The racing continues to come thick and fast for UAE Team Emirates as they face three back to back events in Italy this week.
The team will line-up for the Tre Valli Varesine, Milano-Torino and at the Gran Piemonte.
Making his return to the Emirati team will be Rui Costa, who secured a top 10 finish at the World Championships in Innsbruck and will spearhead the line-up at Tre Valli Varesine on Tuesday.
Supporting the former World Champion will be teammates: Andrea Bagioli, Matteo Bono, Edward Ravasi, Aleksandr Riabushenko, Ben Swift and Oliviero Troia.
Meanwhile, Milano-Torino will see the return of two of UAE Team Emirates’ stars – former Italian National Champion, Fabio Aru and Tour de France stage winner, Dan Martin.
The pair will join Rui Costa as the main protagonists of the team, with the trio relying on support from Andrea Bagioli, Filippo Ganna, Jan Polanc and Rory Sutherland.
In the final race on Tuesday, the Gran Piemonte, it will be Nicolas Tivani leading the line-up alongside Filippo Ganna, the latter of whom finished second in the Individual Time Trial (ITT) at the Italian National Championships last week. The pair are supported by Marco Marcato, Manuele Mori, Simone Petilli, Edward Ravasi and Rory Sutherland.
Sports Director Mario Scirea, who will guide the team over the three days, commented: “We’re expecting three interesting races in which we can line up some important riders. Rui Costa will find routes suited to his skills in the Tre Valli Varesine and in the Milano-Torino we will have several options, since Aru and Martin will also be there. In the Gran Piemonte, Tivani could have a good chance if the race ends in a sprint. We will try to make the most of the three races as we prepare our approach to Il Lombardia.”
Veteran Spaniard Alejandro Valverde ended years of frustration to win the world championships road race on Sunday after outpacing France’s Romain Bardet and Canada’s Michael Woods in a thrilling sprint for the finish line.
The trio had boosted their victory chances after crossing the summit of the notoriously difficult Hottinger hill ‘Hell’ climb, featuring one steep section at a whopping 29 percent gradient, to leave key rivals in their wake.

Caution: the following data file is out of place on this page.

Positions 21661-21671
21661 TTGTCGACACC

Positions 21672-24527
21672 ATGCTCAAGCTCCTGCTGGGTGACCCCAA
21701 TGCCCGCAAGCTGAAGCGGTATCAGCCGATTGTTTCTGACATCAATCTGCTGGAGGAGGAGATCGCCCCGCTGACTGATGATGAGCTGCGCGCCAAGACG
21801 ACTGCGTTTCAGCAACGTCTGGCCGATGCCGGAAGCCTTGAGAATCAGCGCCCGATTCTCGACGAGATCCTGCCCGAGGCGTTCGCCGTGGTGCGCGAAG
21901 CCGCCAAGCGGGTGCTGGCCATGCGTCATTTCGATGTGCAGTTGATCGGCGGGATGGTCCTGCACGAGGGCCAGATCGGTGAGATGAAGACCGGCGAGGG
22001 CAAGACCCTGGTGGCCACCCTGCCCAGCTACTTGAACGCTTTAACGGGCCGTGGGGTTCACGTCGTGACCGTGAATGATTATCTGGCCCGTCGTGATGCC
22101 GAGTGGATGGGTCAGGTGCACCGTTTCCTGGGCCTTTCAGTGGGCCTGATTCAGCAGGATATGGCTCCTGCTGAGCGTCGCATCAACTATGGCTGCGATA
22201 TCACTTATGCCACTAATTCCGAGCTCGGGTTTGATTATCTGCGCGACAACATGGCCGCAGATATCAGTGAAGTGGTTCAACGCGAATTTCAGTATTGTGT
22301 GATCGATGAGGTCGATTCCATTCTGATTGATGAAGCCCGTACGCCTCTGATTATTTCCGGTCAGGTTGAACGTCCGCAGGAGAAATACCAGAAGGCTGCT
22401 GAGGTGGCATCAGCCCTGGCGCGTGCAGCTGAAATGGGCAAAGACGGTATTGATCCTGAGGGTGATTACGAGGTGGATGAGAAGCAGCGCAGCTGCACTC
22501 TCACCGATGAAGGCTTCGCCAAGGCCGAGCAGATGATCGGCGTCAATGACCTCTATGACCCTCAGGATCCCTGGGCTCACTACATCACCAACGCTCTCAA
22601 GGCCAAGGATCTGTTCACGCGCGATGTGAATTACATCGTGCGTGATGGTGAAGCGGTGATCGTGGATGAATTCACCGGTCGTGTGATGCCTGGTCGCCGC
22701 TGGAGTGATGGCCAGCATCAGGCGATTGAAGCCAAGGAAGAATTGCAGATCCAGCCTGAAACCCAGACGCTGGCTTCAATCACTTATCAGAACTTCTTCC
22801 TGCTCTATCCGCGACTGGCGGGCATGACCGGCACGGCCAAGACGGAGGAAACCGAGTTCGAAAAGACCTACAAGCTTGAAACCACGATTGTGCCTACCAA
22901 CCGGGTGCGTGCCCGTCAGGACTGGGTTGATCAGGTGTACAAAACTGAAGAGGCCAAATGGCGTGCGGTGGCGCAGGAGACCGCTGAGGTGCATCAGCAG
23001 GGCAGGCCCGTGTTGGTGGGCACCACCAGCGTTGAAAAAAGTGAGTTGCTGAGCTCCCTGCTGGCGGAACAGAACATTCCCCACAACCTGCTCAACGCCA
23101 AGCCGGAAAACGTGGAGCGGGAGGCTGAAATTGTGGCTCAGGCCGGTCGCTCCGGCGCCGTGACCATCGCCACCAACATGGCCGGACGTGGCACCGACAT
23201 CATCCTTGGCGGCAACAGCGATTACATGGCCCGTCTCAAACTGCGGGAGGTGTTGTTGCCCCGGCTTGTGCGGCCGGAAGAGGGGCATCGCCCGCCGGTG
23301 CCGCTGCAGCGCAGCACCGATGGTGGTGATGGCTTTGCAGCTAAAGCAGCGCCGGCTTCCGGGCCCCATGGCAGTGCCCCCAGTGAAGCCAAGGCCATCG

And despite being joined with a little over one kilometre to go by Dutchman Tom Dumoulin, Valverde held his nerve inside the final metres to race unchallenged to the finish line, where he beat Bardet by a bike length.
A breathless Valverde, who finished runner-up in 2003, broke down with the emotion of finally securing the rainbow jersey — arguably the most prestigious prize in the sport.
“It’s incredible, after all these years, struggling for the world title and to finally get it,” he said.
“Words can’t describe how grateful I am for the effort of the whole Spain team and the work they did too.”
As soon as the quartet came into the final kilometre the Spaniard had looked the most likely to win. Both Bardet and Woods are stronger climbers while all-rounder Dumoulin also lacks Valverde’s top-end finishing speed.
“I knew I was possibly the strongest and was waiting for someone to make a move,” he said.
Pre-race favourite, Julian Alaphilippe of France, Briton Simon Yates and Italy’s Vincenzo Nibali and the last of the Colombians were dropped on the steep gradients of the final climb.
Simon Yates has identified Julian Alaphilippe as the man to beat in Sunday’s elite men’s race at the UCI Road Cycling World Championships in Innsbruck.
La Vuelta winner Yates will race alongside twin brother Adam in Great Britain’s eight-member team, with both considered strong contenders on a challenging 258.5km route which suits their climbing strengths.
But many eyes are on the powerful French team, which includes Alaphilippe – winner of the King of the Mountains classification in this year’s Tour de France – as well as the likes of Romain Bardet, Rudy Molard, Warren Barguil, Thibaut Pinot and Tony Gallopin.
“I think Alaphilippe is the main favourite, you have to look at him,” Simon said.
“He’s in very good form, he’s won many good races and he’s backed by a very good team, for sure the strongest team. They have many cards to play so it’s not just him.”
Simon also picked out Spanish veteran Alejandro Valverde while Adam threw the net wider, saying he would not rule out reigning world champion Peter Sagan winning a fourth rainbow jersey in a row despite a course most think is too difficult for the Slovakian – particularly the brutal 28 per cent gradients of the final climb.
“You can’t count him out, can you?” he said. “You saw in the Rio Olympics when Greg Van Avermaet won. Everyone said it was too hard and then a classics guy pulled out the win.
“We all know how good (Alaphilippe) is uphill and downhill, but I don’t think there’s any one favourite.”